Thursday, March 25, 2010

Preservation Link Roundup 3/25/10

The New York Times is starting a new series on certain "power" ingredients (Making a Foreign Staple Work Back Home).
This is only one of the many potent flavor boosters that can be appropriated from relatively unfamiliar cuisines. Over the next few months, we’ll check out a number of them, exploring how they are used traditionally and how they can be slipped into your daily cooking. The more you use them, the more uses you’ll find for them.

In other words, we’re going to exercise a little benign culinary imperialism, appropriating ingredients and adding them to our larder. No one gets hurt, and dinner becomes more interesting.
The first ingredient they note is pomegranate molasses, a thick syrup of pomegranates with some sugar and lemon. This versatile stuff you can make and can at home, if you access to a pomegranate tree. Last year I made and canned grenadine, which is basically a less-reduced version of pomegranate molasses.

As a matter of fact, I broke out a pint of my grenadine to make "pink" lemonade (lemons from my backyard tree) last night.

Know Whey has had a number of good food preservation posts over the past week or so.

Last fall, KW purchased a beautiful hand-thrown pickling crock. I have one of the same design, but from Germany. They're relatively expensive, but well-designed for their job. To justify the expense, though, they've been making a lot of sauerkraut (Sauerkraut and Vermont Choucroute Garni).

When you have sauerkraut a classic preparation from Alsace is choucroute garni. "Choucroute" is a Francophile version of the German word "sauerkraut." The dish is usually a braised sauerkraut served with various sausages and/or cured meats. WK recommends a good Riesling with the dish, but look for a dry one, which is more typical of the style of Alsace.

Bonus: they provide a homemade sausage recipe for the dish.

KW also has a recipe for Seville Orange Marmalade that is very similar to Kevin West's (Marmalade). There are some excellent photos of the process.

Technically, apparently, if you make a clafoutis with anything other than cherries, it is called a flaugnarde. KW passes along that tidbit of information, as well as a recipe for using frozen blackberries and her home canned peaches in a flaugnarde (Almost Spring: Peach and Blackberry Clafouti). What a great idea for using all sorts of home canned fruit.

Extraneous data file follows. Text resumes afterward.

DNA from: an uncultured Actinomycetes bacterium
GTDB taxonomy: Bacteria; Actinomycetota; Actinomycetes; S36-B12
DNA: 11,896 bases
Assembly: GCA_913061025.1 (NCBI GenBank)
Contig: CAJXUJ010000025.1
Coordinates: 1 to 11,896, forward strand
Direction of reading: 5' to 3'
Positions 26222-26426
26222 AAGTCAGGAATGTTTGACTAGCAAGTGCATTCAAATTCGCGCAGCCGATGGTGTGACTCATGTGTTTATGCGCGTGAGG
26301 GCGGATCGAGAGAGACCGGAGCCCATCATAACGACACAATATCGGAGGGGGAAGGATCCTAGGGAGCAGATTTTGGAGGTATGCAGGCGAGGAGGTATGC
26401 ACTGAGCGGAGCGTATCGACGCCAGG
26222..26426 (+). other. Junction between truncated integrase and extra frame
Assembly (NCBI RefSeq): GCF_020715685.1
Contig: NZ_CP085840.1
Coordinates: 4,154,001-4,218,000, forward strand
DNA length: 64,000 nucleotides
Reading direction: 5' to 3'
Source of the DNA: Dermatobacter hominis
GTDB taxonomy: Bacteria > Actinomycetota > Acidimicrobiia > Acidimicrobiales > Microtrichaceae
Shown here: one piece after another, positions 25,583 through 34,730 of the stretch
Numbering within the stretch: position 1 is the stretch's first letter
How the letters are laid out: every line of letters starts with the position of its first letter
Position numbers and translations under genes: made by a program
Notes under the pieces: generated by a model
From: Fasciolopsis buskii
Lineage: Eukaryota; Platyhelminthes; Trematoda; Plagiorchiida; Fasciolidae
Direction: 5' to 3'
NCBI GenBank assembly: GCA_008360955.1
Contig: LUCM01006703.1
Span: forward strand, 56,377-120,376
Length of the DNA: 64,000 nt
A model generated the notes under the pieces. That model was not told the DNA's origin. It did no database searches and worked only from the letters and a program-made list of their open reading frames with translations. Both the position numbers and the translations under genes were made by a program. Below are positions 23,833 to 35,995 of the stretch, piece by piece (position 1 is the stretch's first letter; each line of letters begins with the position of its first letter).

The Kitchn uses Weck canning jars for dry storage. What is really interesting is that they use a white indelible ink marker to label the jars which, if you have good penmanship, looks like a pretty cool way to label jars in general (Pantry Style: Weck Canning Jars and a White Pen). The only problem?
The ink can easily be removed, but only by using solvent based removers (like nail polish remover) or by carefully scraping with a razor blade, both which require extra caution.
Food in Jars is inspired by the Passover Seder to make a jam based on the traditional dish, charoset (Charoses Inspired Jam for Passover). Brilliant! Sounds delicious!

There is some discussion as to whether this is a jam or conserve but, since charoset can contain various dried fruits, add some and you're definitely in conserve world.

The LA Weekly's food blog Squid Ink keeps you up-to-date on what is in season in Southern California in their Farmers Market Report. This week, the focus is on sorrel (What's in Season at the Farmers' Markets: Sorrel). Although the article focuses on sorrel's use as a leafy green, it is also frequently used as a flavoring herb. Sorrel jelly, anyone? It will lose some of its flavor when heated, but it has an affinity for grapes and mustard, and would certainly be good as a flavoring for vinegar. Taste some and consider some of the other flavors it would pair well with or enhance.

Speaking of flavored vinegars, the EpiLog fears canning, but will happily preserve the flavor of tarragon in vinegar (Flavored Vinegar: Saving Tarragon In A Bottle).

Need a t-shirt to show off pride in your canning? How about this one from JP Harris' shop on Etsy (YES WE CAN - Just Food - Green Print on Natural Organic Tee)? via The Kitchn

The Penny Pantry - "Recapturing the Old Fashion Art of Pantry Building While Drastically Reducing Your Grocery Bill!" - discusses growing and canning your own greenbeans (Canning Greenbeans in the Garden). Greenbeans alone must be pressure canned, but pickled dilly beans are always popular and can be waterbath canned.

Local Kitchen continues her exploration into canning pumpkin preserves (not recommended by the USDA) by trying a recipe from the lauded Mes Confitures (Christine Ferber’s Pumpkin Jam with Vanilla Bean). Not only is she disappointed in the tooth-achingly sweet results, the error in the recipe translation (700g ≠ 2.25lbs), and the recommended non-processing, and the fact that the acidity level is questionable (read her analysis). The USDA recommendations are conservative, of course, but do you really want non-conservative rules where potential botulism is involved?

Anarchy in a Jar is experimenting with apple jelly flavored by juniper berries (Apple Jelly with Juniper Berries). We'll have to wait to hear the results.

1 comment:

  1. Wow, great roundup! There are at least four things here that I want to try.